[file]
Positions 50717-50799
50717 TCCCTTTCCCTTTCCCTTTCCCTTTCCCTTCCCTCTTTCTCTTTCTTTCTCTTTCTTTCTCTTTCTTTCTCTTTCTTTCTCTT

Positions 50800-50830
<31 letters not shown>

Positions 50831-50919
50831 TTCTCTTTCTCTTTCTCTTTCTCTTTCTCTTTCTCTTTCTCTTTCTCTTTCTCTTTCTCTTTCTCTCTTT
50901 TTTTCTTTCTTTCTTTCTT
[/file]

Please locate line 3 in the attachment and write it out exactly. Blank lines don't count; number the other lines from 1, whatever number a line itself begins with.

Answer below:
Positions 50800-50830